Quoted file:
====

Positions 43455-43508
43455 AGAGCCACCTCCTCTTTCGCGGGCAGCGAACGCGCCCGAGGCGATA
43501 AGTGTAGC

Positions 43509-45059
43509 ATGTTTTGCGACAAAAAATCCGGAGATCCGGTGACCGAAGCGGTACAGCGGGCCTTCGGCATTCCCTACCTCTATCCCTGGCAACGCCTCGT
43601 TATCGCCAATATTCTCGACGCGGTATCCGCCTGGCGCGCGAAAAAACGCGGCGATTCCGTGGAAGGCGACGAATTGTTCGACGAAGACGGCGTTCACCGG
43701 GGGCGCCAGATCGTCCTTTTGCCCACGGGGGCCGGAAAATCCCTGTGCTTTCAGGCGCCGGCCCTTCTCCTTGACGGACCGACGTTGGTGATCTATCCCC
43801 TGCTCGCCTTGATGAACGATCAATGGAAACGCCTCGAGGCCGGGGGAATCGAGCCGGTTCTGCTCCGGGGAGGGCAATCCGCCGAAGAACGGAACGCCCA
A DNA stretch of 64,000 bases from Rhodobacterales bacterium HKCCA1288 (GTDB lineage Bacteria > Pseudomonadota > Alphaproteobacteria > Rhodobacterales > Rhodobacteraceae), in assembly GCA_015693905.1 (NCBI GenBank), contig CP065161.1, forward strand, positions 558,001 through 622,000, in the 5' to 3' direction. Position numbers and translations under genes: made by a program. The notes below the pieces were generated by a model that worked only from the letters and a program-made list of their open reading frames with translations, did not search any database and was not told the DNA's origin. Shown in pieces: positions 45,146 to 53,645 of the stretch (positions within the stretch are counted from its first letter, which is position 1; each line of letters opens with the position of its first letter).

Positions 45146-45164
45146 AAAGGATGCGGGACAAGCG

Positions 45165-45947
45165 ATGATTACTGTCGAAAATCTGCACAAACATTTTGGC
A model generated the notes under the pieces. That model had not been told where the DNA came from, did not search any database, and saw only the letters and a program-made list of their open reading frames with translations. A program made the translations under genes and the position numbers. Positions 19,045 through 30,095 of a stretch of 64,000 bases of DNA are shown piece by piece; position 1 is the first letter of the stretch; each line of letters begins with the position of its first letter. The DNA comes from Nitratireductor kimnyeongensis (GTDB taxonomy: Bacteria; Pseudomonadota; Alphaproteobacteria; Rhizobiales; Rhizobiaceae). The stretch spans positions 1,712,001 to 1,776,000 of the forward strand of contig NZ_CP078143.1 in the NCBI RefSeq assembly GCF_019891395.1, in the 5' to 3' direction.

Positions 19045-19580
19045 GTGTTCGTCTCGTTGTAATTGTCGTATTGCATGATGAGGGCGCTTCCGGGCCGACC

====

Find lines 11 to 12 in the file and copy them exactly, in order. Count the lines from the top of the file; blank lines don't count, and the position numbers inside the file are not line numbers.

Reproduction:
45146 AAAGGATGCGGGACAAGCG

Positions 45165-45947